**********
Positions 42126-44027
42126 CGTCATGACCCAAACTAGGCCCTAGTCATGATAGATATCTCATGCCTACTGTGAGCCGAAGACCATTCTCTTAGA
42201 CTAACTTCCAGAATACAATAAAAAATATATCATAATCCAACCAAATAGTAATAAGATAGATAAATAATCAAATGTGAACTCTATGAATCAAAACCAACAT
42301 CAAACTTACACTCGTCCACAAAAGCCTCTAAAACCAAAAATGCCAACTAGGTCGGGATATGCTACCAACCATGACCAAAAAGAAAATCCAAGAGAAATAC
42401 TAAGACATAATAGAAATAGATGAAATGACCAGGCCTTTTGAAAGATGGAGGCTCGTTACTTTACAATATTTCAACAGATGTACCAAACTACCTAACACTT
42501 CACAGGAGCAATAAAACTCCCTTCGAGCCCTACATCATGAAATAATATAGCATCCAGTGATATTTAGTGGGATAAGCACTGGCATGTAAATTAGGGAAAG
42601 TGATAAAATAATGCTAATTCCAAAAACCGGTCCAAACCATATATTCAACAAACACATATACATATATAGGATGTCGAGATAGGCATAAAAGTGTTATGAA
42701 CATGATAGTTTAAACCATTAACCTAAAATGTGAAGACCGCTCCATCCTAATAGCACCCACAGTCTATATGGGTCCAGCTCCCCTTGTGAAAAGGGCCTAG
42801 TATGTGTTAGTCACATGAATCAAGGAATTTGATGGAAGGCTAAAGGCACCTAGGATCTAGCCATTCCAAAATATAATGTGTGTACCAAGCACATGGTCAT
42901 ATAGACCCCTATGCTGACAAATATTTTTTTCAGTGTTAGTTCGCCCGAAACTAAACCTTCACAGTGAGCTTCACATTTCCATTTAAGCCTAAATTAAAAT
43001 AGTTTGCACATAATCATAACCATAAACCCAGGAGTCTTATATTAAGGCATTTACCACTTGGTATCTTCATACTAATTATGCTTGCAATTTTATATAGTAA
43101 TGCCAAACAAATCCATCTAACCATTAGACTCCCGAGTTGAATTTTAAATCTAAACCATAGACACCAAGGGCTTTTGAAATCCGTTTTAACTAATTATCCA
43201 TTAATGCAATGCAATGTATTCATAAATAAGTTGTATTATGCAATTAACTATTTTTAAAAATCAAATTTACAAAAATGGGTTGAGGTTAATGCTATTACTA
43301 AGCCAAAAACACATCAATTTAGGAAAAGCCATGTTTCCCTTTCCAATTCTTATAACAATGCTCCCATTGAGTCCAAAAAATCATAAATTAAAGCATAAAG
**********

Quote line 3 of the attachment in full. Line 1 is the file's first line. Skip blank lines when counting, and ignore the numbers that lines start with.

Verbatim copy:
42201 CTAACTTCCAGAATACAATAAAAAATATATCATAATCCAACCAAATAGTAATAAGATAGATAAATAATCAAATGTGAACTCTATGAATCAAAACCAACAT